Could Ukip overtake the Lib Dems?

Lib Dems fall to seven per cent in new poll, just two points ahead of Ukip.

Lib Dems fall to seven per cent in new poll, just two points ahead of Ukip.

A year ago even the most ardent Ukip supporter wouldn't have suggested that their party could overtake the Lib Dems in the polls. But they're now just a few points between the two. The latest YouGov poll puts the Lib Dems on seven per cent (their joint lowest rating since the election), with Ukip two points behind on five per cent (down from six per cent the previous day). As Europe rises up the political agenda, there's every possibility that Nigel Farage's party could eventually overtake Nick Clegg's.

The main explanation for the surge in support for minority parties (their combined support is 15 per cent) is the entry of the Lib Dems into government, which has left them unable to compete for the protest vote. Their supporters have mainly defected to Labour (backed by 41 per cent of 2010 Lib Dem voters) but also to Ukip (backed by four per cent) and to the Greens (backed by seven per cent).

The problem for Ukip, of course, is that however strong their headline support is, they'll be lucky to win a seat at the next election. As for the Lib Dems, they may want to reassess their support for proportional representation. As things stand, on a uniform swing, they'd win nine seats.

George Eaton is political editor of the New Statesman.

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How Theresa May laid a trap for herself on the immigration target

When Home Secretary, she insisted on keeping foreign students in the figures – causing a headache for herself today.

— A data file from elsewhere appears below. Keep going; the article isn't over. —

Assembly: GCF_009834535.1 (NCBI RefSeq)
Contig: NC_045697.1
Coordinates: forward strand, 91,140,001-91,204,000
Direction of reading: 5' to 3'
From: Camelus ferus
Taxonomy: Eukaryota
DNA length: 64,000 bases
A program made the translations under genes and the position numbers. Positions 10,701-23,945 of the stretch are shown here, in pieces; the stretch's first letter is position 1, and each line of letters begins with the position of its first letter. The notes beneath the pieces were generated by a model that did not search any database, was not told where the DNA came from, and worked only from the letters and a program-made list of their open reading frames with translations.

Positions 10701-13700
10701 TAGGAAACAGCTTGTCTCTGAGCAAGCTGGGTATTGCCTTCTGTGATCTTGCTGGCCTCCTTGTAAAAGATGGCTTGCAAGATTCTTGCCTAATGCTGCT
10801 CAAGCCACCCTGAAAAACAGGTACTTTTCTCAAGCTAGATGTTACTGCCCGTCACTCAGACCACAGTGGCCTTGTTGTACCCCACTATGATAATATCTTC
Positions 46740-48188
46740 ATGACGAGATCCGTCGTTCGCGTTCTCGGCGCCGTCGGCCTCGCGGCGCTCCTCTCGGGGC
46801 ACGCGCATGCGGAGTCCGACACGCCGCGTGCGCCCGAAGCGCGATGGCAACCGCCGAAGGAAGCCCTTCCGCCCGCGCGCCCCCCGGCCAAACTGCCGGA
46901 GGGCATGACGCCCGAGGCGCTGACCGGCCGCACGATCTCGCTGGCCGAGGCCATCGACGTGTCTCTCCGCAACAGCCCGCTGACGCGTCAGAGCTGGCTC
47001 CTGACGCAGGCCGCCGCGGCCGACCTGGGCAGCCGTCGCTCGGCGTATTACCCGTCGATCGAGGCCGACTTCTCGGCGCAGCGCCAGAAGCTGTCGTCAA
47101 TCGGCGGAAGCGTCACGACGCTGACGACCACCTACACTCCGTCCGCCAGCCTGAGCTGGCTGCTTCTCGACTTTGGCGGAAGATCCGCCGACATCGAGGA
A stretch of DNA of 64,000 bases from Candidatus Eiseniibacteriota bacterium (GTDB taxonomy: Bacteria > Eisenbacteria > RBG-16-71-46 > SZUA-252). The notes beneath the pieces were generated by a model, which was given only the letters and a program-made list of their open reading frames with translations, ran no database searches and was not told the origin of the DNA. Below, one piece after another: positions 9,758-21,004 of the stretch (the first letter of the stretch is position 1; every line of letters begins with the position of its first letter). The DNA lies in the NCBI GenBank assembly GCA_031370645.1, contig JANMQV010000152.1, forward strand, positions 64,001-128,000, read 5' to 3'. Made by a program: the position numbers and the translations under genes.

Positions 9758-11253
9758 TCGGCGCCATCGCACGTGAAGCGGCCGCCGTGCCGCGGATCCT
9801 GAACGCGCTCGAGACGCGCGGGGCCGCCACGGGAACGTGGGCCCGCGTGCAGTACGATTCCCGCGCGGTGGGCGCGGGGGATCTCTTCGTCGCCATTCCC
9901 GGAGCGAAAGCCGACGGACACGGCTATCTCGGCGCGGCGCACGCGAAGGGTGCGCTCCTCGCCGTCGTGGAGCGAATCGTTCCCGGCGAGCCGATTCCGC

When Home Secretary, Theresa May insisted that foreign students should continue to be counted in the overall immigration figures. Some cabinet colleagues, including then Business Secretary Vince Cable and Chancellor George Osborne wanted to reverse this. It was economically illiterate. Current ministers, like the Foreign Secretary Boris Johnson, Chancellor Philip Hammond and Home Secretary Amber Rudd, also want foreign students exempted from the total.

David Cameron’s government aimed to cut immigration figures – including overseas students in that aim meant trying to limit one of the UK’s crucial financial resources. They are worth £25bn to the UK economy, and their fees make up 14 per cent of total university income. And the impact is not just financial – welcoming foreign students is diplomatically and culturally key to Britain’s reputation and its relationship with the rest of the world too. Even more important now Brexit is on its way.

But they stayed in the figures – a situation that, along with counterproductive visa restrictions also introduced by May’s old department, put a lot of foreign students off studying here. For example, there has been a 44 per cent decrease in the number of Indian students coming to Britain to study in the last five years.

Now May’s stubbornness on the migration figures appears to have caught up with her. The Times has revealed that the Prime Minister is ready to “soften her longstanding opposition to taking foreign students out of immigration totals”. It reports that she will offer to change the way the numbers are calculated.

Why the u-turn? No 10 says the concession is to ensure the Higher and Research Bill, key university legislation, can pass due to a Lords amendment urging the government not to count students as “long-term migrants” for “public policy purposes”.

But it will also be a factor in May’s manifesto pledge (and continuation of Cameron’s promise) to cut immigration to the “tens of thousands”. Until today, ministers had been unclear about whether this would be in the manifesto.

Now her u-turn on student figures is being seized upon by opposition parties as “massaging” the migration figures to meet her target. An accusation for which May only has herself, and her steadfast politicising of immigration, to blame.

Anoosh Chakelian is senior writer at the New Statesman.

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